Design discovery isn’t something new in the marketplace rather it’s something that we have been chewing on for a long time. However, it is also true that to design better and more useful products, we need to stop designing solutions too early and start instead with product discovery, a process that helps us comprehend the problem in a manner that we don’t just design things better, but design better things.

Transformation of idea to final out aka product

The objective undoubtedly revolves around the product design incorporating its features, dependencies, and related priorities, however, it is equally important to close the gaps that exist in our knowledge. And this brings us to the point of discovery wherein we provide us a pool of knowledge, a product definition, and vision, and a starting point with the help of research, talking through ideas and critiquing each other’s work. Design discovery is a blend of knowledge that an individual and team produces to derive work. There are six things that discovery leads to:

  1. a problem: what do you want to fix
  2. an objective: what is the solution that you want to achieve
  3. context: what adds constraints to the design process
  4. a big idea: the key idea that ties everything together
  5. rules: principles and guidelines to drive your process
  6. models: representations of the experience to help with inspiration, consideration, and testing

This description of design discovery positions it as a linear process that is governed by the tension between understanding and solving a problem. Furthermore, the process of design discovery can be looked at for the Tools, the Process, and the People. 


The design gives us tools which further gives us the power to uncover and clarify problems and to explore a direction. We are aware that successful creative endeavors depend on various environmental and psychological factors working together to achieve ideal chemistry. Therefore, it becomes important for us to choose activities that balance these environmental and psychological factors:

Environmental: Activities should allow accidental clashes between ideas, BUT they also should give individuals quiet space to filter those ideas through a group of people.

Psychological: Activities should give people access to exploring lots of ideas, BUT these ideas should be given to critiques to fuel the creative process.


Nowadays, design projects come in all shapes and sizes. Teams are dividing their work in many different ways, chunking into phases or sprints. Discovery is something that can be carried outside the confines of a particular methodology or project structure. In other words, even though the discovery lists down its objectives, it doesn’t care how you accomplish them. It only calls for four things:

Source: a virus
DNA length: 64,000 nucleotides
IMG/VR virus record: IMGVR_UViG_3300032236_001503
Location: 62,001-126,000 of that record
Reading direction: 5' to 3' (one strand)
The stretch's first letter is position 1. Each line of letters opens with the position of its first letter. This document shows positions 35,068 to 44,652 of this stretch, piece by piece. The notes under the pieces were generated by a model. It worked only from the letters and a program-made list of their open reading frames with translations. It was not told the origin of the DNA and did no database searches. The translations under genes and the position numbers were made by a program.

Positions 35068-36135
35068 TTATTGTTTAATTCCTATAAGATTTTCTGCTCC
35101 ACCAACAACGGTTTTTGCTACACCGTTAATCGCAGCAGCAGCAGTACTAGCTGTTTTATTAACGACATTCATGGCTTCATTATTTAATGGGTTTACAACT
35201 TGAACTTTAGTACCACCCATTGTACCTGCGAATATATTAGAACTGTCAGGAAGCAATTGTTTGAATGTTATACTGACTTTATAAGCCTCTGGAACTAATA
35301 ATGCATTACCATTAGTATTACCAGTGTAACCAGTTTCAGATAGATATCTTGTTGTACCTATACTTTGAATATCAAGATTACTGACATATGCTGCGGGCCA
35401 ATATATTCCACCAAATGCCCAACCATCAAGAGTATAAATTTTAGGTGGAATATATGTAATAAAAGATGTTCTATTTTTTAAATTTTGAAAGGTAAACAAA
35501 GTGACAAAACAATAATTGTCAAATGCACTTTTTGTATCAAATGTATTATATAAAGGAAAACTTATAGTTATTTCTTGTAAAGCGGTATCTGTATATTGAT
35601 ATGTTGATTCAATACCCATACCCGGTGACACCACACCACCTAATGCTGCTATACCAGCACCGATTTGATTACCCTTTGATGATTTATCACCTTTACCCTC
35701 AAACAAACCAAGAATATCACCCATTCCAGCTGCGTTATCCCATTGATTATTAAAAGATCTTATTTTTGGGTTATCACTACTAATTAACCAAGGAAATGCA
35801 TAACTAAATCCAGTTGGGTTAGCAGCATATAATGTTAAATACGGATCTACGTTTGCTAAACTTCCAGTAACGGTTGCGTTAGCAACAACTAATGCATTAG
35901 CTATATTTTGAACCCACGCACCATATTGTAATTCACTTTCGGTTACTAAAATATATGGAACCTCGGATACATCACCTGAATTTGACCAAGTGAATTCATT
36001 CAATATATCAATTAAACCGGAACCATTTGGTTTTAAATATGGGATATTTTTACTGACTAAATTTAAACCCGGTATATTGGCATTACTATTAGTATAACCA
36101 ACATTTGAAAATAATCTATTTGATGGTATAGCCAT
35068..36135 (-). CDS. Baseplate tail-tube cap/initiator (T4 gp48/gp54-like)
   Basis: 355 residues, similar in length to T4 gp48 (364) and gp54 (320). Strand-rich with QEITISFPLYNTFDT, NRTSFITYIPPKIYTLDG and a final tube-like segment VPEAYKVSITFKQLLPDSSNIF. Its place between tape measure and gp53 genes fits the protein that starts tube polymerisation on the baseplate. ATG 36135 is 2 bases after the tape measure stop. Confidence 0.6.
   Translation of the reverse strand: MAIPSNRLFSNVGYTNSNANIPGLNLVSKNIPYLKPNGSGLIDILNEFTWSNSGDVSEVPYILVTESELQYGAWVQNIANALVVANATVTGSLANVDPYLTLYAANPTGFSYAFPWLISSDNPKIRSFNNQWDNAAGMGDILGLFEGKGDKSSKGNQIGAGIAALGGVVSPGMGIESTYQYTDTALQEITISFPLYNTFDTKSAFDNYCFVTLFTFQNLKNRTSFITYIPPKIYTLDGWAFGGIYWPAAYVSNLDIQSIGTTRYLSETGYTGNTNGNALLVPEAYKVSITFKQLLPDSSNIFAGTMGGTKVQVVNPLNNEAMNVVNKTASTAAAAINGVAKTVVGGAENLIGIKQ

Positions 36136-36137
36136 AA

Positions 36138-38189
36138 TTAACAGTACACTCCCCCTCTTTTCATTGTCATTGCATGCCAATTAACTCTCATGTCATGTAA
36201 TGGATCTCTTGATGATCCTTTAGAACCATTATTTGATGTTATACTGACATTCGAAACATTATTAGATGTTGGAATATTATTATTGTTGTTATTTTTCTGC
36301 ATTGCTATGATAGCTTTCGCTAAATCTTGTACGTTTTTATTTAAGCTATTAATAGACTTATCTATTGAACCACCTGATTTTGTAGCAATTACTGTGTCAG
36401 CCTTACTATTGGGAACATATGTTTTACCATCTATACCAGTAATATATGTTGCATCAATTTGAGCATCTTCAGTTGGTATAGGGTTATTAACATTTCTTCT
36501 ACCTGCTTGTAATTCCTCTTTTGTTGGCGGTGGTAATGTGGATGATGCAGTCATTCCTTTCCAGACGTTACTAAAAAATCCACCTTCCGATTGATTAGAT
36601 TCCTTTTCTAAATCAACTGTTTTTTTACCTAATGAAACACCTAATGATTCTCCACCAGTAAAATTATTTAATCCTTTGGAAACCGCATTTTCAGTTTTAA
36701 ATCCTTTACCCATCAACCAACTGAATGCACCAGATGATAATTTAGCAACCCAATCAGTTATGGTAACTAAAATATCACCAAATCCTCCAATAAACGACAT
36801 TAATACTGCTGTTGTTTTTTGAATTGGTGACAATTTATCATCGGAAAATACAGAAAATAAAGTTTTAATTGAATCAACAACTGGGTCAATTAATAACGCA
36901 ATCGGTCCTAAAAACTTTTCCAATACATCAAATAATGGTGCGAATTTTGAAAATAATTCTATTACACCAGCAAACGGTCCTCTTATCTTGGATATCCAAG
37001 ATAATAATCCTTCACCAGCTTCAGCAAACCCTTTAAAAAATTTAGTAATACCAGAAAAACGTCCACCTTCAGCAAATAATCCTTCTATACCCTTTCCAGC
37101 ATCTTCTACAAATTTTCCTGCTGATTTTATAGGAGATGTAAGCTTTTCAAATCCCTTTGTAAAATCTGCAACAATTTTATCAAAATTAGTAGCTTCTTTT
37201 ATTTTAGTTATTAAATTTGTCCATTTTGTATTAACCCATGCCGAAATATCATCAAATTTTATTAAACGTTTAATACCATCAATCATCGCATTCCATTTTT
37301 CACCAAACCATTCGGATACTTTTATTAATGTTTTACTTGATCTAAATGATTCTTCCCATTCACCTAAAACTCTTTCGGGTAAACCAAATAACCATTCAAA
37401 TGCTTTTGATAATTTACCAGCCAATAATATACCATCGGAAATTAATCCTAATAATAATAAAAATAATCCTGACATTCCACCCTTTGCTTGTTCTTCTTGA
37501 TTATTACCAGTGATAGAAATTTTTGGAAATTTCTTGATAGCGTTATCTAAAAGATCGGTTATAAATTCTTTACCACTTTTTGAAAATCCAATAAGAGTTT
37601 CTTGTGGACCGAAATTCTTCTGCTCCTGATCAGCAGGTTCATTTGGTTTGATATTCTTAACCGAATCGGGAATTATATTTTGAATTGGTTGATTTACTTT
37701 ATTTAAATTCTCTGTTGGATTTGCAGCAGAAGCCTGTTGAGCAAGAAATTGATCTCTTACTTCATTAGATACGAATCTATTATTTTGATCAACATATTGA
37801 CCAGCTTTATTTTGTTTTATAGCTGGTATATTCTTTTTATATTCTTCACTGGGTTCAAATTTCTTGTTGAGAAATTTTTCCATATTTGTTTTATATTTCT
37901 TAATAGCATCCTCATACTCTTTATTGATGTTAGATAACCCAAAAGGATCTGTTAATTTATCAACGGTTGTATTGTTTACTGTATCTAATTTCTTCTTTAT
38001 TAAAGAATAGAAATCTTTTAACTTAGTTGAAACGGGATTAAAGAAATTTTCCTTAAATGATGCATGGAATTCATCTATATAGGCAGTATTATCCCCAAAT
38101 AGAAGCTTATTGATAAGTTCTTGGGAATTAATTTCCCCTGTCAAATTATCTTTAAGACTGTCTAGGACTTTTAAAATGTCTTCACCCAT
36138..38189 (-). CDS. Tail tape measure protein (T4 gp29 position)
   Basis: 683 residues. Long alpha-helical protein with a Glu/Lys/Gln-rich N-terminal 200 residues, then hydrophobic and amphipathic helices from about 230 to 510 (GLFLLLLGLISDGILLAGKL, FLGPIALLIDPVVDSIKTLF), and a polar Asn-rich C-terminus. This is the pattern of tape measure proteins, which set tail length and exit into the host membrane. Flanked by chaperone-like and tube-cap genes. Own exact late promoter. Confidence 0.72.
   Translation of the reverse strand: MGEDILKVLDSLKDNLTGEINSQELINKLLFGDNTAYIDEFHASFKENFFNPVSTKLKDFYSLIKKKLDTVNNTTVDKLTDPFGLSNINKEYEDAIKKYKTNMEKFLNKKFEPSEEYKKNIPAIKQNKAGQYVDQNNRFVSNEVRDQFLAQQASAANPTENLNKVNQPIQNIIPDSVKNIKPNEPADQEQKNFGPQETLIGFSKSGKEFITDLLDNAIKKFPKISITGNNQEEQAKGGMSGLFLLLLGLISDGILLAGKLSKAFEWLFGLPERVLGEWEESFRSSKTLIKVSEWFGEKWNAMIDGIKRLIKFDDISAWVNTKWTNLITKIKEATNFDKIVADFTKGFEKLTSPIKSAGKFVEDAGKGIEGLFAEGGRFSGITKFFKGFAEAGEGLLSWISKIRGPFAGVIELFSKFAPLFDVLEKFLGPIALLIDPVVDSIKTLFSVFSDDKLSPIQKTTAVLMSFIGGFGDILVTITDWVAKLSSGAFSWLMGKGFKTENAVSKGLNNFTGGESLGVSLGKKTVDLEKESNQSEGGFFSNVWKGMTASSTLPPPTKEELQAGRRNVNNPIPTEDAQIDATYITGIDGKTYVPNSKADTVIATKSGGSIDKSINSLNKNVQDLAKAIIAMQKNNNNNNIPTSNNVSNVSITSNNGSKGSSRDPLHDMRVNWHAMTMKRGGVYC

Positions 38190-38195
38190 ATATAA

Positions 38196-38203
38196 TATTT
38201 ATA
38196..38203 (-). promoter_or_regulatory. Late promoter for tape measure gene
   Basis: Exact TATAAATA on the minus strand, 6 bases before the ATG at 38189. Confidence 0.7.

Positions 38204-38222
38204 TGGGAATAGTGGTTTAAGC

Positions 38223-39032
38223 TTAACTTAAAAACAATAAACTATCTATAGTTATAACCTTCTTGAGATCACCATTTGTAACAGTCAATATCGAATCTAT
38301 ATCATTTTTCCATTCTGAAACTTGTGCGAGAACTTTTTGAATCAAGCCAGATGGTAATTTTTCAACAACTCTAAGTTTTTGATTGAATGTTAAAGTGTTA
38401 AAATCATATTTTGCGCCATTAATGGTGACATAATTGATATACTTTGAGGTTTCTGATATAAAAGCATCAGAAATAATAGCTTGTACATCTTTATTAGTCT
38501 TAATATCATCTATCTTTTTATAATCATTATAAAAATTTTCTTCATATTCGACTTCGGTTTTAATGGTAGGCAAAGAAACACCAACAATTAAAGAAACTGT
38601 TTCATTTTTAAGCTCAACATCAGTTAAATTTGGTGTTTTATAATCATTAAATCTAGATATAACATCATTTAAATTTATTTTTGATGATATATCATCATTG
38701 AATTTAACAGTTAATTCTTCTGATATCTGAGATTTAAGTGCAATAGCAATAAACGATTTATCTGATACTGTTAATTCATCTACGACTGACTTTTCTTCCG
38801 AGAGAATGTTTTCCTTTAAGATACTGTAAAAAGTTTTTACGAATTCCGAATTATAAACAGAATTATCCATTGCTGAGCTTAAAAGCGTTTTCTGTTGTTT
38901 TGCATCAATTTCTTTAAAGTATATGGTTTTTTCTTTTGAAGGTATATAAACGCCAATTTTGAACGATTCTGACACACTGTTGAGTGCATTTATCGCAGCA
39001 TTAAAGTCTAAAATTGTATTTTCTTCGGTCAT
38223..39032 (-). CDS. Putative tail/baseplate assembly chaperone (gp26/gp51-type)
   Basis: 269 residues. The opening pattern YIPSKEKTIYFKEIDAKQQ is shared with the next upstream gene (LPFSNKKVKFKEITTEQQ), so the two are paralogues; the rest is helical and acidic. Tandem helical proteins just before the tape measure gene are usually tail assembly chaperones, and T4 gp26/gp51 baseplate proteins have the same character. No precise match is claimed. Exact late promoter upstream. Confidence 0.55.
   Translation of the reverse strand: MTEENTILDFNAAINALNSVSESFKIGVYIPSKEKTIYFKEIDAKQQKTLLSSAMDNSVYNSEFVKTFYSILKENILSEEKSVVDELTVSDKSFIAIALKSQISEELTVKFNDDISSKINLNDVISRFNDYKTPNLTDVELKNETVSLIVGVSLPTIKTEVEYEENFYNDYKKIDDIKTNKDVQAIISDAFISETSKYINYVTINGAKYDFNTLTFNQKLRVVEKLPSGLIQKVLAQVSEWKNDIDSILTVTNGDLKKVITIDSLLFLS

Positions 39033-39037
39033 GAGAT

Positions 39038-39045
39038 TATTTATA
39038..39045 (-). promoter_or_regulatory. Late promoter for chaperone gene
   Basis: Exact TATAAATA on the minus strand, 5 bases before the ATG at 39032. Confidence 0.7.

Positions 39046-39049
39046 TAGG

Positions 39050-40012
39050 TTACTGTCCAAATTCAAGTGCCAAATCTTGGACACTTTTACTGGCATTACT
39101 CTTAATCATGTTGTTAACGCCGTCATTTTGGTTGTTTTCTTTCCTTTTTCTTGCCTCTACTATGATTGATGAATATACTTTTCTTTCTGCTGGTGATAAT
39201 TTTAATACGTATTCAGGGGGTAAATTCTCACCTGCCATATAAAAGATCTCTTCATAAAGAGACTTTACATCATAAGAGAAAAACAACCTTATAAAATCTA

• collecting information you don’t currently have
  • processing that information into context meaningful for your assignment
  • exploring possible directions based on that information
  • focusing those explorations to a single direction and plan of execution


It can be a strenuous task to convince other people to adopt the Discovery “mindset.” On the surface, you’re admitting you don’t know the solution, don’t understand the problem, don’t know the right priorities, and aren’t sure about the plan, which is not a place people like to be. Ignorance is risky. But people with this attitude don’t have to play dumb. On the contrary, you’re asking people to be smart, not to be led by the first idea that pops into their head or preconceptions or the highest salary in the room.

The essential Discovery mindset comprises three characteristics:

  • Skepticism: People who take participation in the process of Discovery are required to question assumptions to ensure that they are not taking anything for granted. And if they do that, it’s probably because they have deliberately decided to do so to increase project efficiency.
  • Curiosity: Discovery demands people who are insatiably curious about the domain and context of their product. Curiosity results in a lot of questions about things that you might think you already understand.
  • Humility: If you are humble enough, there is no more for fear to ask questions that seem naive or uninformed. Discovery is often fuelled when people become hungry for more information and avoids automatically prioritizing their preconceptions.

Also Read: The significance of writing for designers

Ways to strengthen Design discovery 

Undertaking a designing process is usually a significant investment for most organizations and one that is expected to provide a decent financial return. But as with any investment there comes risk, and as someone responsible for that project, you will want to minimize that risk. Therefore, we have outlined some of the most efficient ways that you can refer to strengthen design thinking. 
Dark text on light colored elements

Design with Purpose